I waited for the Grady College’s Master of Fine Arts in Narrative Media Writing program, and it was worth it.
I was enjoying a successful journalism career covering crime, celebrities, politics, business, and home design and architecture. I published freelance stories with The Atlanta Journal-Constitution, HGTV.com, American City Business Journals, Wall Street Journal and many others, following full-time work as a reporter for The Associated Press and an editor for magazines and websites.
As I approached my career midpoint, about 20 years after I earned my bachelor’s degree from Grady in 1995, I desired to move to the next level in my writing and deepen my ability to tell true stories. As with other times in my life, Grady played a key role in my career goals.
When I heard that Grady was launching an MFA program that was the first of its kind in a journalism school and directed by Valerie Boyd, associate professor and Charlayne Hunter-Gault Distinguished Writer in Residence, I decided almost immediately that I would be part of the first cohort, the class of 2017.
The program appealed to me for its low-residency format. I didn’t have to shut down or take a break from my freelance writing. Each semester, I was paired with one of the faculty mentors, who are accomplished writers. They embraced the experience I bought to the program. They challenged me by providing rigorous feedback throughout the semester. I relished the monthly one-on-one discussions with my mentor and monthly meetings, sometimes virtually, sometimes in person, with peers to discuss books and our writing projects.
The two-year program was a huge investment in my future. It required me to carve out time — early mornings, nights and weekends — for reading, researching, reporting and writing. At the start of every semester, I immersed myself in the MFA residency in Athens — an invigorating, yet intense week of on-campus lectures, seminars, panel discussions and readings by faculty mentors and visiting writers, agents and editors. Our days and nights were filled with intimate and sometimes relentless discussions about the craft of writing with published authors and classmates, who ranged from their 20s to 60s.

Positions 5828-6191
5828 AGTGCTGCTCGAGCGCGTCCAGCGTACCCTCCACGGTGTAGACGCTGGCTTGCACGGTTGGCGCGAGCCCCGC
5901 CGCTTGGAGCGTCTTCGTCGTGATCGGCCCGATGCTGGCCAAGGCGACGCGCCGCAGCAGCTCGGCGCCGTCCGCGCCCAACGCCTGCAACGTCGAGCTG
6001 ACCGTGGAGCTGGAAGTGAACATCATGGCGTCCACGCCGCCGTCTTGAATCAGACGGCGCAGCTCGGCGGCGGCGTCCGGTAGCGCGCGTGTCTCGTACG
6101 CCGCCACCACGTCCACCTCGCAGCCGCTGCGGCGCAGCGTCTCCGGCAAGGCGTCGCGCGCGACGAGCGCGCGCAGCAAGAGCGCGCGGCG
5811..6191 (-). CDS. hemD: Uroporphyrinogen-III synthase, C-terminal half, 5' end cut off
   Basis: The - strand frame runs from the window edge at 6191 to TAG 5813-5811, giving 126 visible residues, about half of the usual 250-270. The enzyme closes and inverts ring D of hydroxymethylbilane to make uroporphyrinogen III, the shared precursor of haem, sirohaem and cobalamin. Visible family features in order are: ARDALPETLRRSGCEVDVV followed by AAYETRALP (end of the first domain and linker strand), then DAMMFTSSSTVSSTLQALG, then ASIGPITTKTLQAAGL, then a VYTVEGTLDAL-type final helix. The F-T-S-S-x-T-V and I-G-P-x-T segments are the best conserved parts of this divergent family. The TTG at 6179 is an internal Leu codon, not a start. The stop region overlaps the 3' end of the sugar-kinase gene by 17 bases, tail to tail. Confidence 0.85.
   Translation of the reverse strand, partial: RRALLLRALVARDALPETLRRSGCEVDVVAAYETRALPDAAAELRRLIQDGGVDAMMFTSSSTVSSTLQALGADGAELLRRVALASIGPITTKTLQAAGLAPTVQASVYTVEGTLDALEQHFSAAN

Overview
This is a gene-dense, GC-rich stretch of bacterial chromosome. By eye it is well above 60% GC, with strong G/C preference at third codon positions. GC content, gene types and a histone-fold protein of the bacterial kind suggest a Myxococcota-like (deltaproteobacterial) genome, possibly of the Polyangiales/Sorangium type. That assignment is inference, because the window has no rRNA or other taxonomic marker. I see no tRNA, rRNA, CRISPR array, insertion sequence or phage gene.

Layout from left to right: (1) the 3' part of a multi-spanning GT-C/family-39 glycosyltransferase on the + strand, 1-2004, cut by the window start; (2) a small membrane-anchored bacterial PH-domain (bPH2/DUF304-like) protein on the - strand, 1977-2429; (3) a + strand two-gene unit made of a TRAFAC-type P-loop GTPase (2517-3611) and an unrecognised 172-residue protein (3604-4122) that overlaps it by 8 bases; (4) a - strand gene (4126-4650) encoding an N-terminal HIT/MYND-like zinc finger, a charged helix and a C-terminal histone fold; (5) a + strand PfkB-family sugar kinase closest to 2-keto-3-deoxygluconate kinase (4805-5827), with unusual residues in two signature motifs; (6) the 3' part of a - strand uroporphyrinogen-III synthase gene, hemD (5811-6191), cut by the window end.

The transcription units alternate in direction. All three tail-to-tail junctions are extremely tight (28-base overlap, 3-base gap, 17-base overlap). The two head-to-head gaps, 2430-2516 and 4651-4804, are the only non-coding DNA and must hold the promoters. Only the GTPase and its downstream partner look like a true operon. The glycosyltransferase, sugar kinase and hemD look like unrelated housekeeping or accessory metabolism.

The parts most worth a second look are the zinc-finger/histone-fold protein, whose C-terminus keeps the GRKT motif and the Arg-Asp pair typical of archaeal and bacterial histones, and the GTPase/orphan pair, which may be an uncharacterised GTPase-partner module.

The professional and personal relationships I formed exceeded my expectations. My peers from across the country challenged my thinking and gave me confidence to find my voice as a writer.
The MFA program gave me a way to “steal time,” as faculty mentor John T. Edge told us, from our busy lives. For me, that was the life of mother, wife, journalist, entrepreneur, mentor and friend. I finished with three long-form narrative stories and a burgeoning book proposal, all focused on the intersection of faith, race and culture. Since earning my degree, my pieces on faith have been published in The Washington Post.
The program broadened my writing abilities, honed my leadership skills and gave me the academic qualifications, with a terminal degree, to pursue teaching full time on the collegiate level.
Recently, I joined fellow MFA graduates to read our work during a night of factual, creative storytelling in Athens. When I looked around the room, I saw the same array of ages, including several Grady undergraduate students. One of them told me the next day, “It was like art.”
Hearing that was worth the wait.
Johnston is a part-time journalism instructor at Grady College and co-owner of Fast Copy News Service